On the State of the State

Governor Cuomo delivered his State of the State address on Wednesday. You can watch it here.

Here are my thoughts on it.

The good:

* Cuomo proposed creating a “New York Greenbank” to finance renewable energy and energy efficiency. This is a great idea, but it should be expanded to include green transportation such as mass transit and operate as a green infrastructure bank as well.

* Cuomo proposed decriminalizing possession of less than 15 grams of marijuana. This is a great idea, but he should go further and fully legalize the sale of marijuana for recreational purposes along the lines of Colorado and Washington.

*He proposed expanding the amount of time students spend in school, as a large part of the problem with American education is that our students spend a ridiculously small amount of time in class compared to other developed countries. To that end, Cuomo wants to pay school districts 100% fo the cost of extending classroom time for students. This is great.

*A number of worthy new gun-control measures:

Number 1: Enact the toughest assault weapon ban in the nation period.

Number 2: Close the private sale loophole by requiring federal background checks.

Number 3: Ban high-capacity magazines.

Number 4: Enact tougher penalties for illegal gun use, guns on school grounds and violent gangs.

Number 5: Keep guns from people who are mentally ill.

Number 6: Ban direct internet sales of ammunition in New York.

Number 7: Create a State NICS check on all ammunition purchases.

These are all great.

*Cuomo is going to push for campaign finance reform along the model of New York City. This is also unambiguously a great idea.

*He wants to create a New York strategic fuel reserve to deal with the next time our ports are shut down by a superstorm or other phenomenon. This is a good idea, with the caveat that it should only contain gasoline and biodiesel. The problem with having conventional diesel is that if it is widely used bu generators, it will great lots of harmful pollution. Almost all diesel engines can run on biodiesel, so that would make all generators a lot cleaner, and of course gasoline can be used for cars. Likewise, the idea for a registry of emergency response volunteers listed by skill is great.

The bad:

*Cuomo wants to allow casino gambling upstate. I’m not a big fan of gambling, and as more localities legalize it, the less lucrative it becomes. If would be better to legalize online sports betting in NY- it could generate lots of gov’t revenue and not have casinos blighting our state.

*Cuomo’s proposals to support solar energy are ok, but why doesn’t he just add a solar-energy portfolio standard? To clarify, Solar is one of several different renewal energy sources that coun’t towards the state’s overall renewable energy portfolio standard, but there is no minimum amount mandated for solar specifically. This has been wildly successful in neighboring New Jersey and would be great for NY.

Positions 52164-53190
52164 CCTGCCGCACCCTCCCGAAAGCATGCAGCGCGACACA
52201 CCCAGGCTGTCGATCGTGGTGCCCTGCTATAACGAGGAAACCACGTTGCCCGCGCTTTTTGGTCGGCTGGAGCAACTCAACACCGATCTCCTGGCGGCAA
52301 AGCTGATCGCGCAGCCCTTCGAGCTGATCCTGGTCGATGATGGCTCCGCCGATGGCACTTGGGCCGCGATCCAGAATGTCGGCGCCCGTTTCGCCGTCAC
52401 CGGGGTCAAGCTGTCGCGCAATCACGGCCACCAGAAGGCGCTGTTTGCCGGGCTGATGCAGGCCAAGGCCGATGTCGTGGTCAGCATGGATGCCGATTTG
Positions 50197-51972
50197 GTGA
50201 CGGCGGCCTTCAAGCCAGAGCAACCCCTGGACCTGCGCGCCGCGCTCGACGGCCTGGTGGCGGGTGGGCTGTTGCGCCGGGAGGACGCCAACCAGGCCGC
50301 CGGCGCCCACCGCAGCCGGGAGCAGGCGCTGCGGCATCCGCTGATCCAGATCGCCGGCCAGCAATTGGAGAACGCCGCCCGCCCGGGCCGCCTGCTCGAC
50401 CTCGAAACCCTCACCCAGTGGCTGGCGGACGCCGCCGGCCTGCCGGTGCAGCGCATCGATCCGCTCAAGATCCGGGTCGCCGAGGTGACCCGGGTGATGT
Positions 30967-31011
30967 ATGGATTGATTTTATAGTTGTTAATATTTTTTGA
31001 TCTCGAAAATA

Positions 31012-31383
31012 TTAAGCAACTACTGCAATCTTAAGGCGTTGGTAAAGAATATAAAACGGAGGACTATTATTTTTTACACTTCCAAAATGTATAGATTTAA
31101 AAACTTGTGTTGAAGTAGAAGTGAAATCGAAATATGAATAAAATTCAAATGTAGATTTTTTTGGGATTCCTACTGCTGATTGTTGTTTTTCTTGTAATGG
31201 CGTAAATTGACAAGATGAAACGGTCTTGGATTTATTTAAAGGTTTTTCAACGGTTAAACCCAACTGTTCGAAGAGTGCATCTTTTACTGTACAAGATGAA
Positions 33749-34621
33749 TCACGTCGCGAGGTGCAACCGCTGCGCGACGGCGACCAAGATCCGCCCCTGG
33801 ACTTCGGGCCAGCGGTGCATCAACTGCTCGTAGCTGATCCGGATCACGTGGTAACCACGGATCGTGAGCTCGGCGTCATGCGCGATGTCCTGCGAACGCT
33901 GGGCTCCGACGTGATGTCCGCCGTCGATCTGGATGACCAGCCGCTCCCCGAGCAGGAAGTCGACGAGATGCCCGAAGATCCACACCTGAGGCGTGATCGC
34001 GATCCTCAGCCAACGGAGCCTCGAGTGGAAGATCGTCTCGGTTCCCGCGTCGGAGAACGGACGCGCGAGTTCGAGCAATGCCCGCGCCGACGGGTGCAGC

*Cuomo’s idea for “innovation hotspots,” is errily reminiscent of the failed “Empire Zone” program. It’s better for economic development to just cut tax rates everywhere in the state instead of in a few specific zones.

*Cuomo wants to abolish the Long Island Power Authority. LIPA isn’t perfect, but it is much better than the status quo that preceded it. LIPA should remain in existence.


This speech was big on mostly progressive ideas, and Cuomo is clearly now realizing he has to come back to the left if he wants any chance competing in the 2016 Democratic primary. He may have already burned those bridges with his opposition to the millionaire’s tax and his tolerance of the Independent Democratic caucus, but to the extent he now wants to reinvent himself as a liberal, that is welcomed.


  1. Betsy Malcolm says:

    Did you notice that fracking was not mentioned in the speech? I am afraid that this speech was a big kiss to the left but that the actions will prove otherwise. It is quite clear that Cuomo wants to frack NY and also has a history of citing liberal goals in speeches like this with no follow-through. If we see the moratorium on fracking continued until New Yorkers’ health and safety can be credibly assured, an increase in the minimum wage, campaign finance reform, serious gun control, and the next step on the weak redistricting reform that got through the last session, then maybe I will feel reassured. I will be convinced by actions, not words.

  2. Alan says:

    Promises, as with all political leaders, are easy and evocative. Keeping them is often another story, often not due to opposition, but to financial-lobbying pressures and a lack of genuine political will.

    As a Californian, supporting progressive efforts and ACT, thanks for an interesting update on the issues that are current in NY. I too, worry about fracking – long-term. Are there any indications of the impact of it beyond the immediate benefits of domestic energy production?

  3. Rich Boatti says:

    It was disappointing to see fracking not mentioned. Alan, one of the biggest problems with fracking, beyond all the groundwater contamination, is that this glut of cheap natural gas is undermining the price-competitiveness of renewable energy, further delaying the permanent switch away from fossil fuels.

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